Canopy roots have different needs and therefore behave differently depending upon the species.   Riparian plants search for water.  If you have a standing water issue on your property, plant thirsty plants such as willow, fig, sycamore, elderberry or cottonwood. In nature, riparian trees help hold the rain in place, storing it in their massive trunks, blocking the current to slow flooding and erosion, spreading the water out across fields to slowly percolate into the ground, and turning the water into humidity through transpiration. The roots of thirsty plants are often invasive, so be sure they aren’t near structures, water lines, wells, septic systems or hardscape. Some canopy trees can’t survive with a lot of water, so the roots of those species won’t be destructive;  they will flourish in dry and/or well-draining areas building soil and allowing water to collect underground.

In large agricultural tracts such as the Midwest and California’s Central Valley, the land is dropping dramatically as the aquifers are pumped dry.  Right now in California the drop is about 2 inches a month.  If the soil is sandy, it will again be able to hold rainwater, but without organic materials in the soil to keep it there the water will quickly flow away. If the soil is clay, those spaces that collapse are gone and no longer will act as aquifers… unless canopy trees are grown and allowed to age. Their root systems will again open up the ground and allow the soil to be receptive to water storage. Again, roots produce exudates, and roots swell up and die underground leaving wonderful food for beneficial fungi, microbes, worms and all those soil builders. The solution is the same for both clay and sandy soils – any soil, for that matter.  Organic material needs to be established deep underground, and how best to do that than by growing trees?

In permaculture design, the largest canopy is often found in Zone 5, which is the native strip.  In Zone 5 you can study what canopy provides, and use that information in the design of your garden.

IMG_7474How do you achieve canopy in your garden?  If your canopy is something that grows slowly, then you will need to nursery it in with a fast-growing, shorter-lived tree that can be cut and used as mulch when the desired canopy tree becomes well established.  Some trees need to be sacrificial to insure the success of your target trees.  For instance, we have a flame tree that was part of the original plantings of the garden.  It is being shaded out by other trees and plants, and all things considered it doesn’t do enough for the garden to be occupying that space (everything in your garden should have at least three purposes).  However a loquat seeded itself behind the flame tree, and the flame tree helped nursery it in.  We love loquats, so the flame tree may come down and become buried mulch (hugelkultur), allowing that sunlight and nutrient load to become available for the loquat which is showing signs of stress due to lack of light.  With our hotter, drier, longer summers, many fruit trees need canopy and nurse trees to help filter that intense heat and scorching sunlight. Plan your garden with canopy as the mainstay of your guild.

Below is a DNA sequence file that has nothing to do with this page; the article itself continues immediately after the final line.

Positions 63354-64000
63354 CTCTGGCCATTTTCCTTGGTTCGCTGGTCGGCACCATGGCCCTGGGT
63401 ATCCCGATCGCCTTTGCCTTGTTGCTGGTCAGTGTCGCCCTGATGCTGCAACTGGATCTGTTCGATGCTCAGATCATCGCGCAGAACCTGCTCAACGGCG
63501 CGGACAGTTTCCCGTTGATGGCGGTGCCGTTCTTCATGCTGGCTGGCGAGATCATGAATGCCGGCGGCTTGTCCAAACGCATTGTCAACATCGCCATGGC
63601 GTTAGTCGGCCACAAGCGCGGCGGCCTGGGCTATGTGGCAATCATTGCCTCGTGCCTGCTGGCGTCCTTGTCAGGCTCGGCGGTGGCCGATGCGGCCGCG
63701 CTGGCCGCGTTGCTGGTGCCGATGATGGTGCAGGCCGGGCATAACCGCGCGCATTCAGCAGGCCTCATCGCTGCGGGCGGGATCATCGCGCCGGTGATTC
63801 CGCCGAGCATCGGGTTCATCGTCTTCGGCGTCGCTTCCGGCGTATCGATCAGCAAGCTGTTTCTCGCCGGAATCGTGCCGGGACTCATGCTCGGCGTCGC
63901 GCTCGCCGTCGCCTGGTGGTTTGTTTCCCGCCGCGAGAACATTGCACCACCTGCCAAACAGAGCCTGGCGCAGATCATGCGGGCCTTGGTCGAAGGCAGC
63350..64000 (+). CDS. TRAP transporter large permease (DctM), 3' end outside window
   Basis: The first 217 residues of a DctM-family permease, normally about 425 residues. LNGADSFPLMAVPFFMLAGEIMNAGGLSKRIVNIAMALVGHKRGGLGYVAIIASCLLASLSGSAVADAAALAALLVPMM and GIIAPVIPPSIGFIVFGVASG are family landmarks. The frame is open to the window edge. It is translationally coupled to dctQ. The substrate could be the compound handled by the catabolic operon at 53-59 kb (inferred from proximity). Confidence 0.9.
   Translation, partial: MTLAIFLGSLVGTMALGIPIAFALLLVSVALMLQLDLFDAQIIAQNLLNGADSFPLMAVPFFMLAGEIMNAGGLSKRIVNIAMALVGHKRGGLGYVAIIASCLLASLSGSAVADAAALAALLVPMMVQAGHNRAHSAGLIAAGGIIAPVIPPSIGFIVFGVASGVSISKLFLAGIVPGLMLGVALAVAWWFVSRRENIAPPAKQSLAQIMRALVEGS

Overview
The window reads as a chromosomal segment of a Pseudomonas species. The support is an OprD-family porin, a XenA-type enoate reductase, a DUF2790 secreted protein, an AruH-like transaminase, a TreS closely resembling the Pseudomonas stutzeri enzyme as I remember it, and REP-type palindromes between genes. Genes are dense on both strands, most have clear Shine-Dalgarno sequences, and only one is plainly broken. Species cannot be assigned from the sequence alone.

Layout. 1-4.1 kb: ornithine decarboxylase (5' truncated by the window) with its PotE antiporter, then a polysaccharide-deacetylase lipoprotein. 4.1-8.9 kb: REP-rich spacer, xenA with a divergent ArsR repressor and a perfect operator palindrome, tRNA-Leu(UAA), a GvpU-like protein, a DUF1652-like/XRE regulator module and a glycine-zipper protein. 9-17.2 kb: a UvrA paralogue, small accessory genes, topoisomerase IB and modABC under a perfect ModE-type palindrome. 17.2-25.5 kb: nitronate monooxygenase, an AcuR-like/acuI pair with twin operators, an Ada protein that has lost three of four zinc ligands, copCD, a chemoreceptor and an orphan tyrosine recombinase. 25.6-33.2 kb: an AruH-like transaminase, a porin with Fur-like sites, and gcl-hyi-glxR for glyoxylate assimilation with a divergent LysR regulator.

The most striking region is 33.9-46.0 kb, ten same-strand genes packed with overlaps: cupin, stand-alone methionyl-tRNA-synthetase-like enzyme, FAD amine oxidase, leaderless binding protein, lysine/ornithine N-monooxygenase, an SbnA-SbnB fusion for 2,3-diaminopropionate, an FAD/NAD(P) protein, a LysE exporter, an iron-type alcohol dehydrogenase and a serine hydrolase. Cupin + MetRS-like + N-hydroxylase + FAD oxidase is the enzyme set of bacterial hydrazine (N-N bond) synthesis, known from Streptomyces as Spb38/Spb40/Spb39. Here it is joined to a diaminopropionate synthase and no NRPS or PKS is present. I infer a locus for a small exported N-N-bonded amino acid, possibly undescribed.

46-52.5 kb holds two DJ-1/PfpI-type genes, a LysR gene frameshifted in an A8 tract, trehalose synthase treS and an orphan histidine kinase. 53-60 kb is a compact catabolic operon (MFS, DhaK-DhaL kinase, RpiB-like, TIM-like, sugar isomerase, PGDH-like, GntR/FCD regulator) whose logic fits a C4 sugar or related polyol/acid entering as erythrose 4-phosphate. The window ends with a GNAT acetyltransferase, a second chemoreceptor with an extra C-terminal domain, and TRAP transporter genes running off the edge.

Therefore a canopy plant isn’t in stasis.  It is working above and below ground constantly repairing and improving.  By planting canopy – especially canopy that is native to your area – you are installing a worker that is improving the earth, the air, the water, the diversity of wildlife and the success of your harvest.

What makes up a plant guild.

What makes up a plant guild.